By Maggie Shiels
Technology reporter, BBC News, Silicon Valley
Some say it is time to 'reboot' the system and redistribute the wealth
The majority of newspapers should be online, says Google boss Eric Schmidt, amid criticism it should share some of the millions it makes from newslinks.
Media owner Rupert Murdoch has questioned if aggregators like Google should pay to use content.
The Associated Press is to sue to protect its content at a time when the industry is losing readers to the web.
"I would encourage everybody to think in terms of what your reader wants," Mr Schmidt told newspaper bosses.
"These are ultimately consumer businesses and if you [annoy] enough of them, you will not have any more," he warned the Newspaper Association of America's (NAA) annual conference in San Diego.
While he praised the way newspapers initially embraced the internet, Mr Schmidt said they had since dropped the ball allowing the likes of Google to take over content distribution.
"There wasn't an act after that. You guys did a superb job, and the act after that is a harder question."
In a question and answer session at the end of his keynote address, suggestions that Google and the internet were eroding the intellectual property rights of newspapers was downplayed by Mr Schmidt.
More and more readers are getting their news online
"From our perspective, there is always a tension around fair use - and fair use is a balance of interest in favour of the consumer."
Industry analyst Ken Doctor of Outsell told the BBC this was the wrong way to look at the argument over how Google profits from newspaper content.
"The real question is, 'Is it fair for news companies to produce all this content for Google and for Google to keep the lion's share of revenue?'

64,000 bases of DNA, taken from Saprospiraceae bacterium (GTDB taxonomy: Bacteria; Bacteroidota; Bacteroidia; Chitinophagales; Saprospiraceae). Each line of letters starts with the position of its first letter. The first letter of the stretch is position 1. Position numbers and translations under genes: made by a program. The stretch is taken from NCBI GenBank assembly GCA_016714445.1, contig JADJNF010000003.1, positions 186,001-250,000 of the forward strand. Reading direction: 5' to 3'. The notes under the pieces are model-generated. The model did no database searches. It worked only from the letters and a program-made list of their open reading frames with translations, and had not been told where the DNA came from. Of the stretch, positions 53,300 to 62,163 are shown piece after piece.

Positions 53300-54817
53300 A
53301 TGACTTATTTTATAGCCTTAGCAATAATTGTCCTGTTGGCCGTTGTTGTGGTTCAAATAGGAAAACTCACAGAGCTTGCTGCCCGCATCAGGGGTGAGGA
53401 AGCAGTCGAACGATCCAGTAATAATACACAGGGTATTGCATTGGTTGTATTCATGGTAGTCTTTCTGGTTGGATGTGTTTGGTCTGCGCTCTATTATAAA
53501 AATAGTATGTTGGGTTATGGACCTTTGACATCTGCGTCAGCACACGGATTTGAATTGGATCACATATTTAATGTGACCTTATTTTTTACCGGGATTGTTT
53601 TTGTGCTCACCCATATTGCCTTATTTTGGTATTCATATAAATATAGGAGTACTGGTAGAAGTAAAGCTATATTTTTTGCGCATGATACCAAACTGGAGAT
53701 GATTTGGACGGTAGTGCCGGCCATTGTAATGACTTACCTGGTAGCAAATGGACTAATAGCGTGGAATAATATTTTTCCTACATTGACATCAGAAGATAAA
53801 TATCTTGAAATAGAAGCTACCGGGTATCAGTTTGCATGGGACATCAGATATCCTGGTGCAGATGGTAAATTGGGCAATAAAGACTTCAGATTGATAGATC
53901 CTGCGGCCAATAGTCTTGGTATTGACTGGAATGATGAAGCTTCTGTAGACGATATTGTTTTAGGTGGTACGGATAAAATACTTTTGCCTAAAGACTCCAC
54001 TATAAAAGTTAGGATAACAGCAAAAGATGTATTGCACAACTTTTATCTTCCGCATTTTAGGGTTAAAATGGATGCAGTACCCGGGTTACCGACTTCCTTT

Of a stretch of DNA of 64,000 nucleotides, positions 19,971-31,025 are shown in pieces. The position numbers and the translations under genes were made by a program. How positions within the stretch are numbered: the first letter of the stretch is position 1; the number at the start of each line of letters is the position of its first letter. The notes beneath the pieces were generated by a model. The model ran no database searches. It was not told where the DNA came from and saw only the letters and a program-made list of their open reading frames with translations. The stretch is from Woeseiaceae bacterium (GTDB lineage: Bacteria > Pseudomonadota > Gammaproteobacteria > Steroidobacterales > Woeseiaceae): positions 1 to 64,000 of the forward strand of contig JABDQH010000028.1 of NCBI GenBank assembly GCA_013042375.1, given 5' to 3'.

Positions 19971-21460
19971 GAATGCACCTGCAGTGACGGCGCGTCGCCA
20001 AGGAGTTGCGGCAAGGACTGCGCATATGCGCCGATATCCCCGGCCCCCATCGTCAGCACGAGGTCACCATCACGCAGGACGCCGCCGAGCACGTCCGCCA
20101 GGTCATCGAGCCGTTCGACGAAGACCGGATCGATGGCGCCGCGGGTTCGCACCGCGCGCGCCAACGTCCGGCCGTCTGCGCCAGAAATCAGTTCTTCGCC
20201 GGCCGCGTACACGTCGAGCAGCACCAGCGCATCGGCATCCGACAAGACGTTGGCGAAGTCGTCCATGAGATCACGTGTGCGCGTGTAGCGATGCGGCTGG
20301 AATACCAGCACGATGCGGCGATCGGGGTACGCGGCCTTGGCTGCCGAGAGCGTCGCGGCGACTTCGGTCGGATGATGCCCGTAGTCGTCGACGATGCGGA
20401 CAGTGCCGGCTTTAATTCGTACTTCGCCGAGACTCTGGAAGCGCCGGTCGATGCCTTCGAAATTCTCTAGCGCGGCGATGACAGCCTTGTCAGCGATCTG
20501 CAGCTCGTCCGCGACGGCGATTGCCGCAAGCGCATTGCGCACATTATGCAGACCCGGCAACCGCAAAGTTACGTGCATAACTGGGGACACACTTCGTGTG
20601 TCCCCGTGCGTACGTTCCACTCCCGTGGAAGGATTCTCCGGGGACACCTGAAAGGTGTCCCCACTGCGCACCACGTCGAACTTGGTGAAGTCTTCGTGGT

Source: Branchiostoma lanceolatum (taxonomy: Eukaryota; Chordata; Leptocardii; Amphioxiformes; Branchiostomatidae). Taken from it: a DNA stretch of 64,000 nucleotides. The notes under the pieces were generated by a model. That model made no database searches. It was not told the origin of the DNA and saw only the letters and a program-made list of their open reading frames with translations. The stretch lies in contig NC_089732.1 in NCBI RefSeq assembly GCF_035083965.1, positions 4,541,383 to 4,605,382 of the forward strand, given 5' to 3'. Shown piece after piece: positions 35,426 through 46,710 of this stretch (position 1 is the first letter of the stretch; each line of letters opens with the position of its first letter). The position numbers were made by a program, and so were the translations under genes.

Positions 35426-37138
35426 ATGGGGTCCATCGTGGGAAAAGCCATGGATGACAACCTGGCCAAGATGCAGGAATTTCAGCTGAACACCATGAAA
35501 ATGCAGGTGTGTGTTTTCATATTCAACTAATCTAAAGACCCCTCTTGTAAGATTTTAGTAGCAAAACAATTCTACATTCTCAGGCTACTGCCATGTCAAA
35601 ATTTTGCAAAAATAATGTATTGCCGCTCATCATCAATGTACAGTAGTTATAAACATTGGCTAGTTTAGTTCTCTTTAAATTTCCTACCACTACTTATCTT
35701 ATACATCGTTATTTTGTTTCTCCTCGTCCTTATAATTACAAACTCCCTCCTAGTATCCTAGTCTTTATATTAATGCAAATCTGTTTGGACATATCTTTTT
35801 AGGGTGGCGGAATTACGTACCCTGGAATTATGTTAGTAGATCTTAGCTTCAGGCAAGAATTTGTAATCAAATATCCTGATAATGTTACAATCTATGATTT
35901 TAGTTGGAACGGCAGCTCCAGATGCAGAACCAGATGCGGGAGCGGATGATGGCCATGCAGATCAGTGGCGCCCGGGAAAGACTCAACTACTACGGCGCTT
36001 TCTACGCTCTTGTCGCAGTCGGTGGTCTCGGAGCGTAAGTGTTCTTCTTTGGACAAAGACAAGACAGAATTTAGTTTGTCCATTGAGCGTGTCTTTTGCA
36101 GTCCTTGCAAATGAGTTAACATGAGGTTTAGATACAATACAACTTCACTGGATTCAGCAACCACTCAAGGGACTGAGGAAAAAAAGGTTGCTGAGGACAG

"What we should be focusing on is 'fair share'." said Mr Doctor.
In a blog post, the search engine giant claimed it did provide a financial kickback for newspapers through online advertising.
"We drive traffic and provide advertising in support of all business models - whether news sources choose to host the articles with us or on their own websites," wrote Alexander Macgillvray, Google's associate general counsel for products and intellectual property.
"Users like me are sent from different Google sites to newspaper websites at a rate of more than a billion clicks per month."
Techmeme, which is an aggregator of technology news, agreed that the value of what they did was in driving traffic back to the original publisher of a story.
"Web-native publishers have long come around to the view that short quotes with attribution are not only 'fair use' but highly beneficial," founder Gabe Rivera told BBC News.
Throughout the last few days, Google has been in the firing line with some in the industry pondering their relationship to the company and other online news aggregators, which link to news articles while selling search terms or ads on pages that provide the links.
The industry faces financial turmoil and massive lay offs as advertising falls
"Google is a wonderful company and has done wonderful things as an aggregator and search, and built a model on the fly that means whoever gets the last click gets all the benefit. It's time to reboot the system," said Mr Doctor.
Mr Murdoch, the chief executive of News Corp, was among the first to hit out at Google, one of the biggest aggregators through its Google News service.
"Should we be allowing Google to steal our copyrights? If you have a brand like the New York Times or the Wall Street Journal, you don't have to."
Robert Thomson, the managing editor of the Wall Street Journal which is owned by News Corp, went further in his attack.
"There is a collective consciousness among content creators that they are bearing the costs and that others are reaping some of the revenues.
"There is no doubt that certain websites are best described as parasites or tech tapeworms in the intestines of the internet," said Mr Thomson.
Wait and see
At the NAA conference, the Associated Press waded into the debate and said it would protect online versions of its content from so called "misappropriation" by a variety of online news outlets.
"We can no longer stand by and watch others walk off with our work," said AP chairman Dean Singleton.
At the NAA, Mr Schmidt addressed the AP move with some bewilderment.
"At Google we have a multi-million dollar deal with AP so I was a little confused by all of the excitement in the news in the last 24 hours.
" I'm not sure what they are referring to. We have a very, very successful deal with AP and hope that will continue for many, many years."
The row is being closely watched by analysts and other news aggregators like Techmeme which is adopting a wait-and-see approach.
"I don't see publishers and aggregators suddenly signing up for licensing deals a result of these statements. I think most of us are just waiting to see what they do next," said Mr Rivera.